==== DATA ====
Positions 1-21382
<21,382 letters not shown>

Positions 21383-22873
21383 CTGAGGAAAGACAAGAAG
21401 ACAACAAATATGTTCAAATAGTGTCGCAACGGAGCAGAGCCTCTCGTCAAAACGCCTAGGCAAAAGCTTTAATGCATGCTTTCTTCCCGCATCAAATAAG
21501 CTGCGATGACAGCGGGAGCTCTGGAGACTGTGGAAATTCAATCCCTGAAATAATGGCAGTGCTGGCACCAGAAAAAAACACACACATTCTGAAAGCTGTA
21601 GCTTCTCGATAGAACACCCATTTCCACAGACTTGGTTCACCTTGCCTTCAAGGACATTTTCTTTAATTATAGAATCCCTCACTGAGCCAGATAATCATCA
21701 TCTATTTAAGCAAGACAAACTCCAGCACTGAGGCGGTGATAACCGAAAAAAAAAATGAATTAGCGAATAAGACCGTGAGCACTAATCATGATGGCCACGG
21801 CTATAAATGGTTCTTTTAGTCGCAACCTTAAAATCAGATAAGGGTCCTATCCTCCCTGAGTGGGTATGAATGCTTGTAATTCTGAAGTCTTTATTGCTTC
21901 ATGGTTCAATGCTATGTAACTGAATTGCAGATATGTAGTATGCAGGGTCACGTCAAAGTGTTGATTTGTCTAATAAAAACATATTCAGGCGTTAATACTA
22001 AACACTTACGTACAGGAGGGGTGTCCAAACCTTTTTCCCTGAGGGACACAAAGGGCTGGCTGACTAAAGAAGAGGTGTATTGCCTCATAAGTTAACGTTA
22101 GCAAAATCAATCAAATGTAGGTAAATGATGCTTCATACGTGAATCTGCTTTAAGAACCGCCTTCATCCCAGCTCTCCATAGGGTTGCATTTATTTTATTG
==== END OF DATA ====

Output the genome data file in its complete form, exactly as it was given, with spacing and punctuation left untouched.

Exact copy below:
Positions 1-21382
<21,382 letters not shown>

Positions 21383-22873
21383 CTGAGGAAAGACAAGAAG
21401 ACAACAAATATGTTCAAATAGTGTCGCAACGGAGCAGAGCCTCTCGTCAAAACGCCTAGGCAAAAGCTTTAATGCATGCTTTCTTCCCGCATCAAATAAG
21501 CTGCGATGACAGCGGGAGCTCTGGAGACTGTGGAAATTCAATCCCTGAAATAATGGCAGTGCTGGCACCAGAAAAAAACACACACATTCTGAAAGCTGTA
21601 GCTTCTCGATAGAACACCCATTTCCACAGACTTGGTTCACCTTGCCTTCAAGGACATTTTCTTTAATTATAGAATCCCTCACTGAGCCAGATAATCATCA
21701 TCTATTTAAGCAAGACAAACTCCAGCACTGAGGCGGTGATAACCGAAAAAAAAAATGAATTAGCGAATAAGACCGTGAGCACTAATCATGATGGCCACGG
21801 CTATAAATGGTTCTTTTAGTCGCAACCTTAAAATCAGATAAGGGTCCTATCCTCCCTGAGTGGGTATGAATGCTTGTAATTCTGAAGTCTTTATTGCTTC
21901 ATGGTTCAATGCTATGTAACTGAATTGCAGATATGTAGTATGCAGGGTCACGTCAAAGTGTTGATTTGTCTAATAAAAACATATTCAGGCGTTAATACTA
22001 AACACTTACGTACAGGAGGGGTGTCCAAACCTTTTTCCCTGAGGGACACAAAGGGCTGGCTGACTAAAGAAGAGGTGTATTGCCTCATAAGTTAACGTTA
22101 GCAAAATCAATCAAATGTAGGTAAATGATGCTTCATACGTGAATCTGCTTTAAGAACCGCCTTCATCCCAGCTCTCCATAGGGTTGCATTTATTTTATTG